Because of our fabulous climate, gorgeous scenery, and bicycle friendly (flat) terrain, flocks of people hop on their bikes and ride all over the state of Florida. Our legislators enacted laws to protect bicyclists and motor vehicle drivers. Here is a discussion of some of the most critical Florida bicycle laws.

Do You Have to Wear a Bicycle Helmet in Florida?

It depends on your age. You must wear a helmet if you are 15 years or younger. This rule applies to riders, passengers, and people riding in trailers or semitrailers attached to bicycles. The helmet must:

  • Be a bicycle helmet
  • Fit properly
  • Have a strap that secures the helmet on the head
  • Meet the federal bicycle helmet safety standards

How Many People Are Allowed to Ride a Bike?

Only the number of people for which the bicycle has equipment or design may ride it. A standard bike with one seat may only carry one person. A tandem bicycle for two may have two people riding. You cannot ride on the handlebars or any other part of the bike except the attached seat.
There are two exceptions to the rules about how many people can be on the bicycle and where they can ride. A rider may transport a child who is under four years old or weighs 40 pounds or less in a child bike seat that protects the tot from the bicycle’s moving parts and securely attaches to the bike. Also, an adult rider may carry a child in a backpack or sling as long as they are wearing it on their body.

May I Hang on to a Car or Other Moving Vehicle?

No matter what videos you may have seen online, hanging onto a moving vehicle or a rope or other device attached to one when you are riding a bike is not only dangerous; it is illegal. While can connect a commercially available bicycle trailer or semitrailer to your bike, you must not attach yourself or your bicycle to another vehicle.

Do I Have to Use Headlights, Taillights or Reflectors if I Ride at Night?

Yes. If you ride after sunset and before sunrise, Florida law mandates that your bike have a minimum of a working headlight, taillight, and rear reflector. The headlight must be visible from at least 500 feet and the taillight and reflector from at least 600 feet.

What Rules of the Road Must a Bicyclist Follow in Florida?

That depends on where you are riding. If you are riding on the street, you must obey the same traffic laws and rules of the road as the drivers of motor vehicles as well as laws about bicyclists. This requirement includes yielding to all traffic signs and signals. Despite what you may see some other bicyclists doing, you must stop for stoplights and stop signs. You cannot go through a red light even if there is no traffic coming.
If, however, you are riding your bike on a sidewalk or in a crosswalk, Florida law will treat you as a pedestrian. In that situation, you must follow all the Florida laws that apply to walkers, and you have the same rights as them, except that you must yield the right-of-way to pedestrians and call out before passing them.

What Are the Florida Bike Lane Laws?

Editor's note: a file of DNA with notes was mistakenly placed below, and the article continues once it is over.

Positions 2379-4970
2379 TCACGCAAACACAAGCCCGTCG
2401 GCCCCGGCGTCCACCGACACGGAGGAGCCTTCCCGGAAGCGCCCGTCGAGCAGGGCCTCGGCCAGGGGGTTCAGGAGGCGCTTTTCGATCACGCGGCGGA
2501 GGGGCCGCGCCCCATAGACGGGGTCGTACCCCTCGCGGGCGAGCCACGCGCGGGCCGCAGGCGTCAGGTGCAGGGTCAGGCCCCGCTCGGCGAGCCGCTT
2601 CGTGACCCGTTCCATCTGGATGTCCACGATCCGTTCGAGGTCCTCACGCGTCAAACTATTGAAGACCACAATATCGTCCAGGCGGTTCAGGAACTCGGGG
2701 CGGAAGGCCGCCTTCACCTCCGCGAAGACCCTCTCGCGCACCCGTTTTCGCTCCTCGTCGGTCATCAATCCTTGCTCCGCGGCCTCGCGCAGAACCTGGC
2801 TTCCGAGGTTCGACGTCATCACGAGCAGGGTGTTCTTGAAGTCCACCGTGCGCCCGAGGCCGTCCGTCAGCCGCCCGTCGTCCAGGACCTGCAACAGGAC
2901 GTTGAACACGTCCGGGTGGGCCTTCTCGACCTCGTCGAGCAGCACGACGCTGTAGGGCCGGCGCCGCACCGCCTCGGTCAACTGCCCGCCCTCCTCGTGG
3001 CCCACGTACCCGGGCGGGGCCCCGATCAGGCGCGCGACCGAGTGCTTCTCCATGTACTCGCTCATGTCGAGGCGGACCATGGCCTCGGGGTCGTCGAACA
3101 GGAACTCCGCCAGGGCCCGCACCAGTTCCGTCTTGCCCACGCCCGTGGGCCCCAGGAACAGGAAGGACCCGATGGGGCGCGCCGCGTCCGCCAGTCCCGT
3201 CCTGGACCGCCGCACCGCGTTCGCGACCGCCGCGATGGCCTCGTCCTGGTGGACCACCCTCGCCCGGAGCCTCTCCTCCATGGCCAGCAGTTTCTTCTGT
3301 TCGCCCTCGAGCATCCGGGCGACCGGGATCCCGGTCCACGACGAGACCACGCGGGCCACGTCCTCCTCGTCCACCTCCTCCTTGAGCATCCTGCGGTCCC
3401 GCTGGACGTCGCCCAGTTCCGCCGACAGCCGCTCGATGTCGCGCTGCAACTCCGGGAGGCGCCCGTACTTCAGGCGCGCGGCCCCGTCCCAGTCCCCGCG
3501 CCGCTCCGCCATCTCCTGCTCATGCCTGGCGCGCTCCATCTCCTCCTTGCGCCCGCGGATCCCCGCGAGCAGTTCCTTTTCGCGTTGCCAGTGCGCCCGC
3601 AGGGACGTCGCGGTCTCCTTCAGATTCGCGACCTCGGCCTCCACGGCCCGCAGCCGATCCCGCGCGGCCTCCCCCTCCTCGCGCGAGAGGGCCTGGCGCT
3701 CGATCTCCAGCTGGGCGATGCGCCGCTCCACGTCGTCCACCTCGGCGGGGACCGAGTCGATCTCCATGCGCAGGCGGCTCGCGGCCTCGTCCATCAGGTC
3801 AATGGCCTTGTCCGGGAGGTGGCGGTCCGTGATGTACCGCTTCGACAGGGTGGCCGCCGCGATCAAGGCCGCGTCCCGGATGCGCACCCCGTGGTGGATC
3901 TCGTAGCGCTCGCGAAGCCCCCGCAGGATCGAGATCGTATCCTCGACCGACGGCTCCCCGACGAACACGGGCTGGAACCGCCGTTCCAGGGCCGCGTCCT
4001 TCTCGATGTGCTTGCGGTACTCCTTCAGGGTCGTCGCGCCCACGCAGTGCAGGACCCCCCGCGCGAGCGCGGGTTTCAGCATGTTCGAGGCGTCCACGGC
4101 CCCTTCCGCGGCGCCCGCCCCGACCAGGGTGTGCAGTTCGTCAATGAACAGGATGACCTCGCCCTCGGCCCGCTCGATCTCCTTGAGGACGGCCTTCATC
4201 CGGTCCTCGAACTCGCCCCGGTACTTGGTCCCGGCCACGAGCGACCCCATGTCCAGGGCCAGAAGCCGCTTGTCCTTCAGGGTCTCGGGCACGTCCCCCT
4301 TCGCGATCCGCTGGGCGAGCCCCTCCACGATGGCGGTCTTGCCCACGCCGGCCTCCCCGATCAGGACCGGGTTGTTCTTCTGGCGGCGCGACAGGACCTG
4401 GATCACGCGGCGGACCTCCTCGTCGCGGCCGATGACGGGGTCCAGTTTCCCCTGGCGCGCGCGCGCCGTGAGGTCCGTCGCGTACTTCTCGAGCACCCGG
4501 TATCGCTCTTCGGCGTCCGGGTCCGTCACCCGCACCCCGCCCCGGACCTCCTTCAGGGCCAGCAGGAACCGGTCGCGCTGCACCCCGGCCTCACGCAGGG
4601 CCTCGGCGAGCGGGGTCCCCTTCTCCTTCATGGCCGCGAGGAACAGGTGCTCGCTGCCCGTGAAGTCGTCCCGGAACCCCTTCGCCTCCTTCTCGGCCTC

Stripes and signals set off Florida bike lanes so that drivers of motor vehicles know to look for and yield to bicyclists. The official bike lane icon in Florida is a black outline of a rider on a bike against a white background.
Only areas designated with the official striping, other lane markings, and signage are bicycle lanes. If there are double white lines painted on the roadway, but there are no pavement markings or signs, it is not a bike lane.
Also, to satisfy the width requirements, a bike lane must be wide enough that the total width of the bike lane and the adjacent lane is at least 14 feet. Motor vehicles must stay at least three feet away from bicyclists when passing. With side mirrors, some of the larger vehicles can be eight feet wide or more, which is why a bike lane plus the adjacent lane must total at least 14 feet in width.
Bikes get preferential use of bike lanes. Cars can and do enter these lanes when turning onto or off of roads or turning at intersections. In these situations, the motorist should look for bicyclists and yield to them before entering and while turning across the bike lane.
When there is a designated bike lane, bicyclists should travel in the lane. You cannot ride in the regular traffic lanes in the street just because you feel like it, but if there is an unsafe or hazardous condition, you can leave the bike lane and ride in the regular street lanes, as far to the right as is safe and practicable.
Also, bicyclists can leave the bike lane to turn right or left. For all turns, riders should use standard hand signals to notify motorists that they plan to change lanes or turn. When making a left turn, the rider should leave the bike lane far enough in advance of the intersection as not to cut off or surprise motorists.
For right-hand turns where there is a right turn lane in the street, the cyclist should leave the bike lane and get into the turn lane, so motorists do not assume the bicycle will ride through the intersection and continue going forward in the bike lane. If you are going to stay in the lane and continue straight through the intersection, you should get in the left side of the bike lane to avoid giving the impression that you are going to turn right.
(See our blogs on who is at fault if a car turning right hits a bicyclist and a car turning left hits a bicyclist)
Motorists should exercise caution when riding alongside cyclists in a bike lane. Do not turn right or enter the bike lane without first making sure that there are no bikes in your path. Always leave at least three feet between your vehicle and bicycles. Do not assume you know whether the bicyclist will be turning or going straight.
If you have suffered injuries in a bicycle accident, call the helpful Montero Law Center attorneys at 954-767-6500 to get your no-cost case evaluation.